Exhibit 2: Top 10 holdings (at 31 October 2021)

Portfolio weight %

Company

Country

Industry

31 October 2021

31 October 2020*

Shopify

Canada

Internet services

5.6

7.5

NVIDIA Corporation

US

Semiconductors

5.5

4.1

Lightspeed Commerce

Canada

Software

3.9

N/A

Canadian Pacific Railway

Canada

Railroads

3.8

4.4

First Quantum Minerals

Canada

Metals & mining

3.6

2.7

Franco-Nevada Corp

Canada

Gold mining

3.5

5.1

West Fraser Timber

Canada

Forest products

3.4

N/A

TFI International

Canada

Transport & logistics

3.3

N/A

Descartes Systems Group

Canada

Logistics software

2.8

2.8

WSP Global

Canada

Business services

2.7

N/A

Top 10 (% of portfolio)

38.1

40.5

Source: Canadian General Investments, Edison Investment Research. Note *N/A where not in end-September 2020 top 10.

Within railroads, which forms part of the industrials sector, both Canadian Pacific Railway and Canadian National Railway have bid for US-listed Kansas City Southern. Canadian Pacific appears to be the front runner, but the deal is still under regulatory review. CGI has positions in both of the Canadian railroads (together they represent c 5% of the fund).

Exhibit 3: Portfolio sector exposure vs benchmark (% unless stated)

Portfolio end
October 2021

Portfolio end
October 2020

Change (pp)

Index weight

Active weight
vs index (pp)

Fund weight/
index weight (x)

Information technology

28.0

27.3

0.7

11.4

16.6

2.5

Industrials

20.9

19.7

1.2

11.9

9.0

1.8

Materials

16.1

15.0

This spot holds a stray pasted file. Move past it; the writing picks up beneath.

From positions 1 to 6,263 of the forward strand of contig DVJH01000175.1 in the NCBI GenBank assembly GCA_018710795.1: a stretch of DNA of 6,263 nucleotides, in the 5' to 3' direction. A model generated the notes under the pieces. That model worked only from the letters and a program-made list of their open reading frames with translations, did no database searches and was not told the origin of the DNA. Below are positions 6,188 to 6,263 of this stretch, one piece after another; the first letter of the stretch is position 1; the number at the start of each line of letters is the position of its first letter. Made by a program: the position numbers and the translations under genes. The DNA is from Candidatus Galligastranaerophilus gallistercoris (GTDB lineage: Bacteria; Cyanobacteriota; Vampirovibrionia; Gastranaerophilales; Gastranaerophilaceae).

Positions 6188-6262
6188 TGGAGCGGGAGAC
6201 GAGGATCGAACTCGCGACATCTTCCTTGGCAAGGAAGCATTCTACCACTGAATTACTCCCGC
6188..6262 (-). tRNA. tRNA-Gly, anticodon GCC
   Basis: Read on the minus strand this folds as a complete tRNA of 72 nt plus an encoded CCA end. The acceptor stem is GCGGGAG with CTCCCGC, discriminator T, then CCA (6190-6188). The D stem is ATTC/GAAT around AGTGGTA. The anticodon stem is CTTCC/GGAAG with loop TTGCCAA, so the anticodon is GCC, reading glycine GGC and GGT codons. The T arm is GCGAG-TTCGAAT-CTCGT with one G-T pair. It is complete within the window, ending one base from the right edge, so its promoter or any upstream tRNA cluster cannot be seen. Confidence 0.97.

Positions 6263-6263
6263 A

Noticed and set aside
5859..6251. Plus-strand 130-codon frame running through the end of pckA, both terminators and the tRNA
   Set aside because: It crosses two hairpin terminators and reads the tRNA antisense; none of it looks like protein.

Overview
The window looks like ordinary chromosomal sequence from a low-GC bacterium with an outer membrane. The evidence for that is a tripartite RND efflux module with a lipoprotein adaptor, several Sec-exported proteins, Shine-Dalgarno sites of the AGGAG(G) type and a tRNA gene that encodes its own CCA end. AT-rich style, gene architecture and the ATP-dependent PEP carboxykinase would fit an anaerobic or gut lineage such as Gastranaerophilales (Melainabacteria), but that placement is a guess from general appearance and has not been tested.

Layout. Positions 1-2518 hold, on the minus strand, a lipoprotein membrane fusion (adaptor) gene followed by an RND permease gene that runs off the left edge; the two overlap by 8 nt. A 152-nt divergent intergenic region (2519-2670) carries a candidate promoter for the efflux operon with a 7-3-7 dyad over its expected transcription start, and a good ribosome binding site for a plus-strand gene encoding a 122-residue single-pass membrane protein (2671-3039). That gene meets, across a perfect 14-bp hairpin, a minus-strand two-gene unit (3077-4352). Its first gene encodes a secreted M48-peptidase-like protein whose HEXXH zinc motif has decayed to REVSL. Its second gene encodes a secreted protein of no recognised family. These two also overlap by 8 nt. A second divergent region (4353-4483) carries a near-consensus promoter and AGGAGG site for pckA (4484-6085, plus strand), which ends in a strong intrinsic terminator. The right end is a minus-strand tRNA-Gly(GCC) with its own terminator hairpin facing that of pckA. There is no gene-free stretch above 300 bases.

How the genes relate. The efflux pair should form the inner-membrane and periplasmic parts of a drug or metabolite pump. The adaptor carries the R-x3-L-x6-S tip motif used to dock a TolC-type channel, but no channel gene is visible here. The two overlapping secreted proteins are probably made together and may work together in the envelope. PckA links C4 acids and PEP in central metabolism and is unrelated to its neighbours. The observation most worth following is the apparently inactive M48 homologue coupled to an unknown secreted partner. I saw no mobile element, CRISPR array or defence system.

1.1

11.3

4.8

1.4

Consumer discretionary

10.9

14.7

(3.8)

3.4

7.5

3.2

Financials

10.5

8.2

2.3

31.8

(21.3)

0.3

Energy

6.2

4.1

2.1

13.5

(7.3)

0.5

Real estate

4.1

3.5

0.6

3.1

1.0

1.3

Communication services

1.8

2.3

(0.5)

4.7

(2.9)

0.4

Healthcare

1.2

1.0

0.2

0.9

0.3

1.3

Utilities

0.0

0.0

0.0

4.4

(4.4)

0.0

Consumer staples

0.0

0.0

0.0

3.5

(3.5)

0.0

Cash & cash equivalents

0.3

4.2

(3.9)

0.0

0.3

N/A

100.0

100.0

100.0

Source: Canadian General Investments, Edison Investment Research. Note: Numbers subject to rounding.

Eckel participated in the May 2021 IPO of Neighbourly Pharmacy, which is the number three operator in Canada behind Shoppers Drug Mart and Rexall (a division of US-listed McKesson). The Canadian pharmacy industry is fragmented, with the top two players having a combined 16% market share. Neighbourly has just a 2% share and operates different formats in smaller underserviced communities and clinics, with more of a focus on the pharmacy rather than the front end of the business. The manager believes that Neighbourly has a long growth runway, both organically and via acquisitions. Its CEO has been in place since 2018 and has a pedigree background as he came from Shoppers Drug Mart, which has a 12% number one market share. Neighbourly currently has around 170 stores and this number is increasing, leading to strong growth in revenues and EBITDA; its Q222 revenues rose by 54.0% and EBITDA by 51.5%. Acquiring independent pharmacies means there are opportunities for procurement and scale from a central platform, so the deals are accretive to Neighbourly’s earnings. The company is seen as an acquiror of choice as those businesses that are taken over can continue with their day-to-day operations. Neighbourly’s liquidity is limited as the majority of its shares are held by the original shareholders. However, there was a recent secondary issuance, which Eckel took advantage of to add to CGI’s position. Neighbourly’s share price has rallied by more than 95% since the IPO at C$17 per share; the manager comments that this company is ‘a good fit for CGI’ and he considers that it has an astute management team.